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November 5, 2010
3 Min Read
If government IT leaders have concluded they need dedicated data center infrastructure, and Google can't provide that, isn't Google knocking itself out of competition? The hook Google points to in this case is that the department, according to the lawsuit, said Microsoft's the only vendor that can meet its needs, including for security.
That's where a proposed new cloud-app security process could give Google a big boost, in competing for both government and business contracts. The U.S. government is proposing a new process, called FedRAMP, to certify whether cloud-based apps meet federal security requirements. As my colleague J. Nicholas Hoover writes: If implemented, FedRAMP will develop common security requirements for specific types of systems, provide ongoing risk assessments and continuous monitoring, and carry out government-wide security authorizations that will be posted on a public Web site. Agencies would also be able to see what security controls have been implemented in different products and services. This way, complicated certification and accreditation processes would only need to be carried out once per cloud service, and agencies could leverage shared security management services. Google has a strong security reputation. But this kind of certification would give it an official seal, one that suggests it's executing on the specific security needs of enterprise IT. It's only a start, since agencies can and must still consider a range of risk factors beyond the apps' capabilities. But it would help make sure security doesn't get the door slammed in Google's face. If Google can get certified, an IT leader in business or government who's tempted to write off Google for security concerns would have to answer "Why's it good enough for the U.S. army, or the IRS?" Security's only table stakes, though, and in fact we'll see security becomes less and less of a barrier to companies choosing online e-mail and collaboration. Microsoft CEO Steve Ballmer says every single CIO he talks with is discussing online e-mail. Certifications like the FedRAMP will accelerate that discussion. But security is falling as a concern already. Our most recent InformationWeek Analytics research, just out of the field, shows 31% of companies who aren't using SaaS cite security, down eight points from a year ago. No, the battle will increasingly shape up over features, prices, and flexibility, not security. Microsoft's the team to beat, with its powerful suite that includes Exchange and SharePoint, and now promises to bring in Office in a meaningful way, for the first time. But Google will get its shots, even without the lawsuits and hair pulling. Recommended Reading: Google's Not REALLY Excited About Enterprise Apps Global CIO: Microsoft, Google Vie Over Real Time Collaboration Microsoft's Cloud Plan: What's In It For You? Global CIO: Google, At Last, Goes For Microsoft's Throat Global CIO: 5 Points To Make When Your CEO Cries Cloud Global CIO: Steve Ballmer Interview: 'Hockey Stick' Cloud Growth Ahead Global CIO: When The Cloud Doesn't Win Global CIO: 7 Tips For Using The iPad In Business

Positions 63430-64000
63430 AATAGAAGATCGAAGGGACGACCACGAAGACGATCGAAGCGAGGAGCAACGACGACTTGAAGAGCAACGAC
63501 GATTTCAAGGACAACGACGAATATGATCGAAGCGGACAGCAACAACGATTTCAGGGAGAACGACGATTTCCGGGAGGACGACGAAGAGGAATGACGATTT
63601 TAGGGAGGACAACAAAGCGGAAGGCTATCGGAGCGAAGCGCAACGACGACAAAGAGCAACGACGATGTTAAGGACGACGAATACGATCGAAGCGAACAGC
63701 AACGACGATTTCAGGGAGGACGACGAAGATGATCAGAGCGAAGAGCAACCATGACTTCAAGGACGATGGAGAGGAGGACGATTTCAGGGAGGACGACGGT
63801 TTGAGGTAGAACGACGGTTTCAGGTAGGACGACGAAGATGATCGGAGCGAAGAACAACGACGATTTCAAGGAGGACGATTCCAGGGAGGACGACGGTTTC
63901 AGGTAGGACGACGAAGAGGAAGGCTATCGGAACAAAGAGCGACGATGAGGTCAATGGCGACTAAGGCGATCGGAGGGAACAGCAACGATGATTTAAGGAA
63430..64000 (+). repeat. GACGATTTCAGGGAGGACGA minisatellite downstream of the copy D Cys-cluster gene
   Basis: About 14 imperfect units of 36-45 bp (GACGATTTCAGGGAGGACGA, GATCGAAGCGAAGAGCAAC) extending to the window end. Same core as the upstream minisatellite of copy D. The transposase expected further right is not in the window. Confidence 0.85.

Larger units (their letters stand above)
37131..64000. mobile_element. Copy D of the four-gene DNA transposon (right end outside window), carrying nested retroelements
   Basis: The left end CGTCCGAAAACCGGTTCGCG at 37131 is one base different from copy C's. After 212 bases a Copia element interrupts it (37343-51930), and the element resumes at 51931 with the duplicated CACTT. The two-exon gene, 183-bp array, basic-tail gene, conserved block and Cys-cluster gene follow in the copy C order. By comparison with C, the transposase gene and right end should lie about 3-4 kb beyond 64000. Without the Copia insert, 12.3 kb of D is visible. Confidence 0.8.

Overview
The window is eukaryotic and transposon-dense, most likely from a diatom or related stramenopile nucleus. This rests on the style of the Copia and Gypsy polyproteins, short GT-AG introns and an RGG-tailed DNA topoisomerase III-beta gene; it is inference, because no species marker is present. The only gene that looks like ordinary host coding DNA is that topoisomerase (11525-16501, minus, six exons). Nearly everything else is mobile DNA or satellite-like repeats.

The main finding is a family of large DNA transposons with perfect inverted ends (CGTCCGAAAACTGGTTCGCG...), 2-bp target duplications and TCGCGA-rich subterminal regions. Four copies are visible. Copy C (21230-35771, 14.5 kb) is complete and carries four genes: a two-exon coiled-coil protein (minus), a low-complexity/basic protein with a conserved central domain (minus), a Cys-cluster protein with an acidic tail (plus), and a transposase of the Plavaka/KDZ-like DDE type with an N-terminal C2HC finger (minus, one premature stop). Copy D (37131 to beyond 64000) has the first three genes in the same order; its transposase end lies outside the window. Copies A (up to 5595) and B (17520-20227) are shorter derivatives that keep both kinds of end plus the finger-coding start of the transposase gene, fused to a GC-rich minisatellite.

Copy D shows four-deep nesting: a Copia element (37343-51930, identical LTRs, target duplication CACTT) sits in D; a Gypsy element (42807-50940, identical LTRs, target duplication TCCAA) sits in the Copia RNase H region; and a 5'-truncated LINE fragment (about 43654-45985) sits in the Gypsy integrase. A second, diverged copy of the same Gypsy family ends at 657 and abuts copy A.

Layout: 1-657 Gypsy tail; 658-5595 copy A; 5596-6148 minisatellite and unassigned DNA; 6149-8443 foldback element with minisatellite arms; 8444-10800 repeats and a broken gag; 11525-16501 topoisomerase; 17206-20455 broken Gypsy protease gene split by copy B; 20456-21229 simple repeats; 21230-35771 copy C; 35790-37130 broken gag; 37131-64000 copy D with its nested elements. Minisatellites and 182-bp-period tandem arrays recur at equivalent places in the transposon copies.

About the Author(s)
Chris Murphy is editor of InformationWeek and co-chair of the InformationWeek Conference. He has been covering technology leadership and CIO strategy issues for InformationWeek since 1999. Before that, he was editor of the Budapest Business Journal, a business newspaper in Hungary; and a daily newspaper reporter in Michigan, where he covered everything from crime to the car industry. Murphy studied economics and journalism at Michigan State University, has an M.B.A. from the University of Virginia, and has passed the Chartered Financial Analyst (CFA) exams.
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